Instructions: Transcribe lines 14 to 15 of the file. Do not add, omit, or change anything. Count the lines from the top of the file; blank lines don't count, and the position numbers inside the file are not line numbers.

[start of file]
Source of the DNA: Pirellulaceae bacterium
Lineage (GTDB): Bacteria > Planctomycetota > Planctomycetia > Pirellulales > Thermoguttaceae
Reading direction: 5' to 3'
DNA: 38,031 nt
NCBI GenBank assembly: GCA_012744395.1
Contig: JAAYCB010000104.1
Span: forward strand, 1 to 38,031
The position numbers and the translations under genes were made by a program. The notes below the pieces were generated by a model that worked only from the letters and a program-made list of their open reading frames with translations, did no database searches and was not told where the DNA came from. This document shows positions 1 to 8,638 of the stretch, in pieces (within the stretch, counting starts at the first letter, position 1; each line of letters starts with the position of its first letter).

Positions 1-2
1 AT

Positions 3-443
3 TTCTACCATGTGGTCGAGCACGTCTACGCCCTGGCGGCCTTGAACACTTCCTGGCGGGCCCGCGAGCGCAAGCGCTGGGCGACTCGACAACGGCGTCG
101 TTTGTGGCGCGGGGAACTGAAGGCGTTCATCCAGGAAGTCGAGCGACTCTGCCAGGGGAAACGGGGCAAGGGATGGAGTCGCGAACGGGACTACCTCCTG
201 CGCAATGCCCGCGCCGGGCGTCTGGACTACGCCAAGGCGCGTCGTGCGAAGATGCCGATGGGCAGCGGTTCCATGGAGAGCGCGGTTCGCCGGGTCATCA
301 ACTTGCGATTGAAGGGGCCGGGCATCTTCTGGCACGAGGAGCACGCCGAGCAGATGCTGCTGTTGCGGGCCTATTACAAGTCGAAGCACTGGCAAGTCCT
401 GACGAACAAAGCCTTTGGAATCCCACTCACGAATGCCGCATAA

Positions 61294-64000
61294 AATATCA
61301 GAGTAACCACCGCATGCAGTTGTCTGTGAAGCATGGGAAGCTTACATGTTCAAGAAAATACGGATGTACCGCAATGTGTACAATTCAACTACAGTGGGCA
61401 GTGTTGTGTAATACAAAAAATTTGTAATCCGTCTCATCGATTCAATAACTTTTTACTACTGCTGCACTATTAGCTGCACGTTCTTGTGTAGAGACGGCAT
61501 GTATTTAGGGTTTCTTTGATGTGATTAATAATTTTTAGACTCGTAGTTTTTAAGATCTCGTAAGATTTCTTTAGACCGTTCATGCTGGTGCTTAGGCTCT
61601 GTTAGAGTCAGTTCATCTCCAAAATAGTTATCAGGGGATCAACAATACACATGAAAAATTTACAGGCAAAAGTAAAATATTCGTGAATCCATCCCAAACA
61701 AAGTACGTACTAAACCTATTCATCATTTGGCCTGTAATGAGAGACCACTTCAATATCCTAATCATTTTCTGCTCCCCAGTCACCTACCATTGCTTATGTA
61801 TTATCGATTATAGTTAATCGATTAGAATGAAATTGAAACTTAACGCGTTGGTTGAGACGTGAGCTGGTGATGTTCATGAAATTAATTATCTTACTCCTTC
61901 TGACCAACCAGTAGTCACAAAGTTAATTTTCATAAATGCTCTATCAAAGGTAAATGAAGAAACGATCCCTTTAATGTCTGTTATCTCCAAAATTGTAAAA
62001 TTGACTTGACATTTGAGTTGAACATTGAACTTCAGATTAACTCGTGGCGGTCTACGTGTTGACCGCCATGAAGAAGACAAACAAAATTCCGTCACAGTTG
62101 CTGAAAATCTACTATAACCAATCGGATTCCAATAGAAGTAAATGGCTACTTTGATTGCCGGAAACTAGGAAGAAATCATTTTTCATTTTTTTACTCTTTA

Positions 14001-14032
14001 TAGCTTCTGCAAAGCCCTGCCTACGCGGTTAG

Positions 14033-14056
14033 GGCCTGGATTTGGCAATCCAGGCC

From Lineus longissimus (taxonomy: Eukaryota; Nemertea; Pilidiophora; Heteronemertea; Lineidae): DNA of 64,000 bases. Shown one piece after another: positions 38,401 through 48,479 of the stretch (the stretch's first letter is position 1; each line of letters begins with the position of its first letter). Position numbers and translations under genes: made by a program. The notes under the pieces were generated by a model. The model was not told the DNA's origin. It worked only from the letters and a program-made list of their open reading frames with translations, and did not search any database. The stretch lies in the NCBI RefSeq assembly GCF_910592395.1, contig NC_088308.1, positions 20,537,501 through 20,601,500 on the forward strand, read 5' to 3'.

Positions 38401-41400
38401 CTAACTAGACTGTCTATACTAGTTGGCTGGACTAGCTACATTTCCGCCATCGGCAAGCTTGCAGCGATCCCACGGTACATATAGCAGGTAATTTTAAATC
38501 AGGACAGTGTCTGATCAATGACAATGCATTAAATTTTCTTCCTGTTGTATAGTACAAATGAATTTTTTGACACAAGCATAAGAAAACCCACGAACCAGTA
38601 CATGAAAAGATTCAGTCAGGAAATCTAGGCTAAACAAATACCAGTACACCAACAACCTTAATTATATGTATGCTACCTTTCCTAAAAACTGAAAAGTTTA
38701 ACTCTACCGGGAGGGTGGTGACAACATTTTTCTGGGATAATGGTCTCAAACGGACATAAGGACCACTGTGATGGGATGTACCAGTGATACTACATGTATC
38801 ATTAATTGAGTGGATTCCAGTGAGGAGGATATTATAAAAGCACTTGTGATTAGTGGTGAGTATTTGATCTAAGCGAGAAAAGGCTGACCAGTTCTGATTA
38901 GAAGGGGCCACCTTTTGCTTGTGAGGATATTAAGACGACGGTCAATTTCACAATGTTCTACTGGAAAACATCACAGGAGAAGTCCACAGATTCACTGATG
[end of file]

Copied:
201 CGCAATGCCCGCGCCGGGCGTCTGGACTACGCCAAGGCGCGTCGTGCGAAGATGCCGATGGGCAGCGGTTCCATGGAGAGCGCGGTTCGCCGGGTCATCA
301 ACTTGCGATTGAAGGGGCCGGGCATCTTCTGGCACGAGGAGCACGCCGAGCAGATGCTGCTGTTGCGGGCCTATTACAAGTCGAAGCACTGGCAAGTCCT